As a parent to five kids I’ve seen — enjoyed and endured — more graduation speeches, I suspect, than most people. Actually, not counting my own, or my siblings’, that’s five high school graduations and four college graduations, and still counting.
The most memorable of those was the 1994 class of South Eugene High School, here in Eugene Oregon, for which the speaker was Ken Kesey, author of Sometimes a Great Notion and One Flew Over the Cuckoo’s Nest, who read from an unpublished short story.
The graduation speech is an interesting moment. To some, it’s a chance to be heard, a moment of a lifetime. Some of these speeches — for example, Steve Jobs at Stanford in 2005 — are so good that they get major play on the Web for a while (although it’s frustrating, because they seem to get taken off from YouTube, leaving just the spot where they once were. The Steve Jobs video is linked from lots of places, but ends up in a dead end, although you can click here for the text transcript).
To the graduating students, however, graduation speeches are … well, is this a useful avenue for further discussion? After all, they’re young, they’ve already started partying, it’s hot, they have to sit still, and they’re (repetition is on purpose) young.
I also heard then-President Bill Clinton speak at the 1996 Princeton graduation, Condoleezza Rice at the 1995 Notre Dame graduation, and Dustin Hoffman at the 2005 Tisch School of Arts at NYU graduation.
Dustin Hoffman took a very engaging trip through his memories of a career in acting, a great speech for students at Tisch, which is known for its production of actors, musicians, and dancers. At one point he talked about he and two guys named Gene and Bob shared a very low rent apartment in the Alphabet City area of lower Manhattan, an extremely tough neighborhood at the time, struggling with menial jobs while trying to get acting parts. He told the story well, leaving out, to use as a punch line, that Gene and Bob were Gene Hackman and Robert Duvall. So that one cheap apartment in New York produced how many Academy Award winners?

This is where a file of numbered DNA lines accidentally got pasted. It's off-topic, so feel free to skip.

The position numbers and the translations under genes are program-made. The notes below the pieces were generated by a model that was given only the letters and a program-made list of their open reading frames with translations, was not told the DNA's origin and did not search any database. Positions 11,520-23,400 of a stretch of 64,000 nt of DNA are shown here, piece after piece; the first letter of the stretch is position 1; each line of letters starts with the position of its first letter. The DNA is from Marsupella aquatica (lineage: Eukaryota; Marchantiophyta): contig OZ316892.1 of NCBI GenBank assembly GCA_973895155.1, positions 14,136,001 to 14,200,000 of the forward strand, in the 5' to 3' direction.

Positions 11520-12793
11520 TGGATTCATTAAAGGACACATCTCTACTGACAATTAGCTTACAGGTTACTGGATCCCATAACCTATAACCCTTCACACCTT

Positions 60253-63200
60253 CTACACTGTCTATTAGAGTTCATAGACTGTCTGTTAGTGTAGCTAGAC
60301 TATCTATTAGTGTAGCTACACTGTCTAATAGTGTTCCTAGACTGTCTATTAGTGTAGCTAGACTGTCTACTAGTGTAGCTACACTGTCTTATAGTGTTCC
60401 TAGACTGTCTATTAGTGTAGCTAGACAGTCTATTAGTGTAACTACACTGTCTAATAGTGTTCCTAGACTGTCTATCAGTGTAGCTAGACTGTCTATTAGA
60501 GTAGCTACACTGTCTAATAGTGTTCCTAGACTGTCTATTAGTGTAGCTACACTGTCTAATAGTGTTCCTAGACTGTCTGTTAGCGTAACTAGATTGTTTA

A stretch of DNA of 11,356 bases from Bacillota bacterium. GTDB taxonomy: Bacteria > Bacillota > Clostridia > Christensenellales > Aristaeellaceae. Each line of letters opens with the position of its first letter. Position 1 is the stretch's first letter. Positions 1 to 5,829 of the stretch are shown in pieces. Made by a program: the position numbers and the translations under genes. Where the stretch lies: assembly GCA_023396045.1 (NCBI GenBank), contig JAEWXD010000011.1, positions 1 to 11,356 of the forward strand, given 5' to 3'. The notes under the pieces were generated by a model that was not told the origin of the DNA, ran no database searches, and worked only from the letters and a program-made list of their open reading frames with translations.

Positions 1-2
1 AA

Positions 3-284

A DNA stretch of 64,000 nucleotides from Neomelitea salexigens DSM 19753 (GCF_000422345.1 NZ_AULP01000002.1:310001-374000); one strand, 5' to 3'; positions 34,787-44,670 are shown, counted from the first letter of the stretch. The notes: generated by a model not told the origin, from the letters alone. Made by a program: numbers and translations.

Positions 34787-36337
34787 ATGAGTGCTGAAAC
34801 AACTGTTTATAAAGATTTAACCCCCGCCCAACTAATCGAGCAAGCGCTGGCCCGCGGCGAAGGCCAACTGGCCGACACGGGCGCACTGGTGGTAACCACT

President Clinton introduced a new program for helping families pay for education at the Princeton graduation. The most interesting part of that speech was the five minutes he did in Latin. It included jokes in Latin. And, amazingly, students laughed at the jokes in Latin. I learned later that the classics department had prepped the students ahead of time, so the laughs were planned.
Yesterday, Sunday, browsing the Web, I discovered the graduation speech I wish I’d heard, titled Hindsights, which Guy Kawasaki has delivered three times to Palo Alto High School, and a few times in other places. He put it on his blog so you and I can read it. And it’s June, so the time is right.
Just to give you an idea, it’s based on a top 10 list and starts with the following as number 10:
#10: Live off your parents as long as possible.
I was a diligent Oriental in high school and college. I took college-level classes and earned college-level credits. I rushed through college in 3 1/2 years. I never traveled or took time off because I thought it wouldn’t prepare me for work and it would delay my graduation.
Frankly, I blew it.
That’s all I’m going to quote here. I suggest you follow the link, and read that speech.
One thought on “Reflections on Graduation Speeches”
Yes this reminds me of days past. Times were different then.. the war… the movement… I can almost smell the rebellion pulsating from the massive crowd awaiting future turmoil. I do recall a southern bell who caught my eye in the far distance. At that moment I thought…… Was this what stanford was all about? Meeting my southern bell??? I think so.
THAnnks Tim AWESOME blog post
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